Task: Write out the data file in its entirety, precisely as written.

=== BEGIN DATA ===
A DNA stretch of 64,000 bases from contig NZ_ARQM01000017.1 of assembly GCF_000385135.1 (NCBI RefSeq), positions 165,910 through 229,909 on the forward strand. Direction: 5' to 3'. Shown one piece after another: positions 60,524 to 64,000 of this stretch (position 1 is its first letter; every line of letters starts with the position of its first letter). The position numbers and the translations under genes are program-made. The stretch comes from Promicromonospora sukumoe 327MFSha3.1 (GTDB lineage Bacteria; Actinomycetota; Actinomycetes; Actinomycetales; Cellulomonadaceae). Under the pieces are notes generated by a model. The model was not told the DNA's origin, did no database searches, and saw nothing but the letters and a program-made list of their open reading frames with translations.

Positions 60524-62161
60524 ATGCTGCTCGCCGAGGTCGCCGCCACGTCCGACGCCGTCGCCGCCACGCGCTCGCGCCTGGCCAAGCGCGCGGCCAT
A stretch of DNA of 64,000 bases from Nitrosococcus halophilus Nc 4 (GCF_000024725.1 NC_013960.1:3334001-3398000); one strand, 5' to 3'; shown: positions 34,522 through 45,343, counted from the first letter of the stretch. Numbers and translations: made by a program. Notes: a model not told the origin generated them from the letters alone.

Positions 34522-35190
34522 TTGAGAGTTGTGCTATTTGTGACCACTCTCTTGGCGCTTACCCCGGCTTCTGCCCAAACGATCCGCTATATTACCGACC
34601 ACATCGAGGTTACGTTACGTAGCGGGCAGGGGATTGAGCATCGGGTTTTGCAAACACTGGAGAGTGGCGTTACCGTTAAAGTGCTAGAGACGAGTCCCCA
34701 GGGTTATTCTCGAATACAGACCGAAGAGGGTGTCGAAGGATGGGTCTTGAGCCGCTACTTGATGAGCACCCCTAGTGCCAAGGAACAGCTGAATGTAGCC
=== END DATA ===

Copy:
A DNA stretch of 64,000 bases from contig NZ_ARQM01000017.1 of assembly GCF_000385135.1 (NCBI RefSeq), positions 165,910 through 229,909 on the forward strand. Direction: 5' to 3'. Shown one piece after another: positions 60,524 to 64,000 of this stretch (position 1 is its first letter; every line of letters starts with the position of its first letter). The position numbers and the translations under genes are program-made. The stretch comes from Promicromonospora sukumoe 327MFSha3.1 (GTDB lineage Bacteria; Actinomycetota; Actinomycetes; Actinomycetales; Cellulomonadaceae). Under the pieces are notes generated by a model. The model was not told the DNA's origin, did no database searches, and saw nothing but the letters and a program-made list of their open reading frames with translations.

Positions 60524-62161
60524 ATGCTGCTCGCCGAGGTCGCCGCCACGTCCGACGCCGTCGCCGCCACGCGCTCGCGCCTGGCCAAGCGCGCGGCCAT
A stretch of DNA of 64,000 bases from Nitrosococcus halophilus Nc 4 (GCF_000024725.1 NC_013960.1:3334001-3398000); one strand, 5' to 3'; shown: positions 34,522 through 45,343, counted from the first letter of the stretch. Numbers and translations: made by a program. Notes: a model not told the origin generated them from the letters alone.

Positions 34522-35190
34522 TTGAGAGTTGTGCTATTTGTGACCACTCTCTTGGCGCTTACCCCGGCTTCTGCCCAAACGATCCGCTATATTACCGACC
34601 ACATCGAGGTTACGTTACGTAGCGGGCAGGGGATTGAGCATCGGGTTTTGCAAACACTGGAGAGTGGCGTTACCGTTAAAGTGCTAGAGACGAGTCCCCA
34701 GGGTTATTCTCGAATACAGACCGAAGAGGGTGTCGAAGGATGGGTCTTGAGCCGCTACTTGATGAGCACCCCTAGTGCCAAGGAACAGCTGAATGTAGCC